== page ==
Pedro Alonzo: The Meeting House was a multifaceted project that was composed of a pavilion, interventions in the historic Old Manse (the ancestral home of Ralf Waldo Emerson), events and signage. It was the signs that were placed across the property that referred to historical elements of the site that were the most provocative. One in particular, (see below) drove people crazy. Can you talk about developing the signs?

Sam Durant: Land conservation while environmentally beneficial, has served to keep property values high in Concord. A significant effect of this has been the ongoing deterrence if a more racially integrated community. Today Concord has about the same percentage of African American residents as it did in the 1770s. More than one-third of them are in the Concord Prison.  

At some point in the planning of the project, it seemed important to have some prompts for visitors to the site. As my practice usually involves a lot of research, of course there was so much material that made sense to incorporate into thought-provoking messages.  It’s important to note that much of the framing for this aspect of the project came from historian Elise Lemire’s remarkable book “Black Walden”.  

Pedro Alonzo: People in Massachusetts are always proud of the fact that Massachusetts was the first start to abolish slavery in 1783. However, they always forget that Massachusetts was also the first colony to legalize slavery in 1641. One of the key elements of The Meeting House were the public events called Lyceums that functioned as a platform for dialogue around the complicated legacy of slavery. Can you share your thoughts on the Lyceums and the importance of public discussions?

Sam Durant: When we did the project in Concord we got some push back from that community, they did not like to be confronted with either historical racism or its deeply institutionalized present-day manifestation.  We began conceptualizing The Meeting House soon after Michael Brown’s murder in Ferguson, a tragedy that really changed the paradigm. Because of real-time witnessing, the internet and cell phone cameras, white people could no longer ignore the murders of black people. I was very influenced by Tim Phillips’s work with his org Beyond Conflict and the desire to build bridges and resolve deep and oftentimes violent conflicts. His approach is through discussion, bringing both sides together to be in proximity to each other, to hear each other’s stories in person. Through research, we learned about the history of the Lyceum and its roots in the abolitionist movement. It seemed like a great time to revive that tradition.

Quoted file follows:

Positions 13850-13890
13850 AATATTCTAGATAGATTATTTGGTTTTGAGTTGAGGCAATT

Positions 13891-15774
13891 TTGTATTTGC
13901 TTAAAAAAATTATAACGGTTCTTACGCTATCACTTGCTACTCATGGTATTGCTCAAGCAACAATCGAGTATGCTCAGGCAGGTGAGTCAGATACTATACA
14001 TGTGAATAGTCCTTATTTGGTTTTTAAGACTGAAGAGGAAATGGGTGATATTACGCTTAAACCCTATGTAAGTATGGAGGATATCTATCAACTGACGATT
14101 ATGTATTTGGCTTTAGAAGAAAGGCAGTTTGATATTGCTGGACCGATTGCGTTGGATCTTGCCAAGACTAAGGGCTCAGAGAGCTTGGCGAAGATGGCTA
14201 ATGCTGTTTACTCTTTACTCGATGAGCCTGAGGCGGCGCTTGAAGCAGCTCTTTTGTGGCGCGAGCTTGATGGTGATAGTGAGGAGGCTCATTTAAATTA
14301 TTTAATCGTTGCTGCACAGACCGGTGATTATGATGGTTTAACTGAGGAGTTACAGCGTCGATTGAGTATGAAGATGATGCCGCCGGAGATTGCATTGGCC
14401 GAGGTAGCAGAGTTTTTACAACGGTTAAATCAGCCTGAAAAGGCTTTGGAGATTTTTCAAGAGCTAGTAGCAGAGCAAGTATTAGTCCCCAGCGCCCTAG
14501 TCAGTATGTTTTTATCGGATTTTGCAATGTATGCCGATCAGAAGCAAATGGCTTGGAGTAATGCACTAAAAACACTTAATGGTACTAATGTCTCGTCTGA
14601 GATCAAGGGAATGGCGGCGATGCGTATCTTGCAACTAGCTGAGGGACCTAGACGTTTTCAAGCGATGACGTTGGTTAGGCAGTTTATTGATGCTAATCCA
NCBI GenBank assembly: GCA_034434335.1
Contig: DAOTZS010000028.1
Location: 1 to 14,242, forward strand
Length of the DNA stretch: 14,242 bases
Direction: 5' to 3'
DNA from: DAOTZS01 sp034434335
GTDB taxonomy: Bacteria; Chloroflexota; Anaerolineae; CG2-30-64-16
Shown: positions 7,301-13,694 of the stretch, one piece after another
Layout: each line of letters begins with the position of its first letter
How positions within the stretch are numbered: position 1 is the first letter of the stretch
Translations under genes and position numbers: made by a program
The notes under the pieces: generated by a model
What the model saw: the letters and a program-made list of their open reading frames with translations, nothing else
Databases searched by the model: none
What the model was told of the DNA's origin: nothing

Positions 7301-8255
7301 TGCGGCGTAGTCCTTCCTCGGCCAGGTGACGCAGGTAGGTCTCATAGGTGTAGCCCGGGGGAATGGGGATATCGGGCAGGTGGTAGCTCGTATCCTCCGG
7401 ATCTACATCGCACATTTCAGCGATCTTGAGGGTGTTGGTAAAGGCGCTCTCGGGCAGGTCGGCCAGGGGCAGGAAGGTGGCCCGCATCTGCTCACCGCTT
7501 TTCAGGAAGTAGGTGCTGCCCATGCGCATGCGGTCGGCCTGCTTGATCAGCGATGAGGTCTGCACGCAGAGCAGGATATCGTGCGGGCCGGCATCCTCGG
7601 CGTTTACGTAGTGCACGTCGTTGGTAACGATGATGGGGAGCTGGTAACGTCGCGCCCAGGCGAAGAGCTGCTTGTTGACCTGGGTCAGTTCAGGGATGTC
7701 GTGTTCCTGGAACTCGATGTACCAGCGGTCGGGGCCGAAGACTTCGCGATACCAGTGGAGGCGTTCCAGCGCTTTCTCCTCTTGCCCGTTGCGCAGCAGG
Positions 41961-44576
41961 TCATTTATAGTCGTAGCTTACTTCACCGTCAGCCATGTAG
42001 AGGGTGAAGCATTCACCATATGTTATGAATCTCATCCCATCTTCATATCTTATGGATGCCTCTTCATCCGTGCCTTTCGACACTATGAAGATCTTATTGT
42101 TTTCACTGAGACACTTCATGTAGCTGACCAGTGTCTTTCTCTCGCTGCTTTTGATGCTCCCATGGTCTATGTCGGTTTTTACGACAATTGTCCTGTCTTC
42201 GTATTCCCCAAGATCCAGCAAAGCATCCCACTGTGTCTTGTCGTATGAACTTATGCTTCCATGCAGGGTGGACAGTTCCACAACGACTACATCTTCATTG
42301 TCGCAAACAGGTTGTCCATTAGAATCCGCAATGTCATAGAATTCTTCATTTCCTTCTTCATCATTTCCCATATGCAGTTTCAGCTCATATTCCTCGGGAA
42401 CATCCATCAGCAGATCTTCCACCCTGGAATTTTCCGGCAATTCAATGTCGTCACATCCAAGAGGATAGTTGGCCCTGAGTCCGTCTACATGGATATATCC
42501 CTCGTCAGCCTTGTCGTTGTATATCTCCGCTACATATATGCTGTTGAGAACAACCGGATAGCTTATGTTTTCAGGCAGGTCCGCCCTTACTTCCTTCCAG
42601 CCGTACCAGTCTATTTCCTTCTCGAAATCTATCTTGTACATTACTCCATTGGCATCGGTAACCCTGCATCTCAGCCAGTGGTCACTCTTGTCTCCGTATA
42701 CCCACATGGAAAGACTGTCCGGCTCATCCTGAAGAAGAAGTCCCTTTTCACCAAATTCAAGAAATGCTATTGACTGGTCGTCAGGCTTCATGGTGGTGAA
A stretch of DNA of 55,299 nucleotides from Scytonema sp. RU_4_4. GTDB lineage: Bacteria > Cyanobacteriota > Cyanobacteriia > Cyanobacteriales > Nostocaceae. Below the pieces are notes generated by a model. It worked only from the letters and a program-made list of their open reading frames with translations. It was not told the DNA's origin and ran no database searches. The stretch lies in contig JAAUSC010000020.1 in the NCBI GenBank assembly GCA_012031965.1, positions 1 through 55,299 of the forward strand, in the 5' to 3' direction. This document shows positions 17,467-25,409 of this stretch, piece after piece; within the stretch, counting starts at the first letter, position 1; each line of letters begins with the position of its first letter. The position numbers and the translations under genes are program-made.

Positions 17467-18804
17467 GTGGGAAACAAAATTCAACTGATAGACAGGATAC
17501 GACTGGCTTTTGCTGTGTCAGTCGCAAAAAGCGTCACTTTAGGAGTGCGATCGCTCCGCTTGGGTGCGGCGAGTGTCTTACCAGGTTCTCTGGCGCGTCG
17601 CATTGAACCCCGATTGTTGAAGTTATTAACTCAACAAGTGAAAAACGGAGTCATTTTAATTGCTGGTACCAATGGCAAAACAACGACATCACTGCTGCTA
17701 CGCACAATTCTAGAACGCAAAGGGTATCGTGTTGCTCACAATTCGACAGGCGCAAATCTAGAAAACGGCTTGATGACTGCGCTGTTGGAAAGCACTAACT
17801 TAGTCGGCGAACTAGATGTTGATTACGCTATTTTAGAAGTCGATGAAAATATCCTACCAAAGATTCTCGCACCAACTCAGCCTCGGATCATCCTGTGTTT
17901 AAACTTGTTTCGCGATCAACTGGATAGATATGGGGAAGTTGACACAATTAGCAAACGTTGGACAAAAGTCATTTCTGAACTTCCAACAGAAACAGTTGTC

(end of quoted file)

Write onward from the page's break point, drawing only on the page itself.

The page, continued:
Pedro Alonzo:From September through November of 2019 the exhibition Iconoclasm was presented in Detroit. The exhibition consisted of large drawings that depicted the destruction of monuments and statues throughout history and across the globe. As a means to demonstrate the fragility of our symbols, several of the drawings were hung outdoors. One was stolen. Can you share your thoughts on the often-violent removal of symbols and statues? 

Sam Durant: In 2008 I started an online archive cataloging the defacement and destruction of public sculptures and monuments for an exhibition in The Hague. It was within this long-term engagement with iconoclasm and public symbols that I began the series of Iconoclasm drawings. They also became part of working through the controversy over my public sculpture Scaffold (2012). While aware that my work could be provocative, I was unprepared for the protests that erupted at the Minneapolis Sculpture Garden in 2017. In the months that followed the events in Minneapolis, I sought a deeper understanding of how representations evoke such strong emotions. I participated in many discussions, public and private, listening to others and testing my own theories as I tried to expand my understanding of what happened at the Walker Art Center. I consulted texts devoted to documenting and understanding the history of iconoclasm. Art historian David Freedberg’s work helped me to appreciate the powerful, often unconscious energy that can burst forth when a viewer is confronted with images that disturb beliefs, challenge world views, or trigger traumatic experiences. We are seeing those impulses acted on around the world today as people who have been traumatized and whose dignity has been assaulted take down symbols of their oppression.

Pedro Alonzo: We have worked together a great deal since 2015. Our projects have never been easy but it has always been a pleasure to work with you. Your projects address complicated topics including criminal justice and the legacy of slavery and although there has been opposition and people who did not like the artworks, particularly in Concord, we never had violent blowback. Your projects were always tolerated and we were able to have discussions with those who were unhappy. Can you discuss what went wrong in Minneapolis that led to the removal of Scaffold, 2012 at the Walker Art Center? 

Sam Durant: There is definitely not enough time or space to answer that question here! It is an extremely complex question, but to be as brief as possible it was at best, a failure of outreach on the part of the Walker Art Center. They failed to understand that one of the images in the work, the image of the Mankato Gallows, would be problematic to the large Dakota population in the city of Minneapolis. Normally museums must prepare and educate the viewers about the work they exhibit. They should know about their communities and be in dialog with them, the Walker was not, and did not do that with the Dakota. When the work was being installed in the sculpture garden, members of the Dakota recognized the Makato gallows image in the work and began a vociferous and effective protest. They had no information about the work’s intention. They had not been consulted before installation. It was an extremely big mistake and resulted in one of the most controversial and complicated issues in public art and its relation to its site.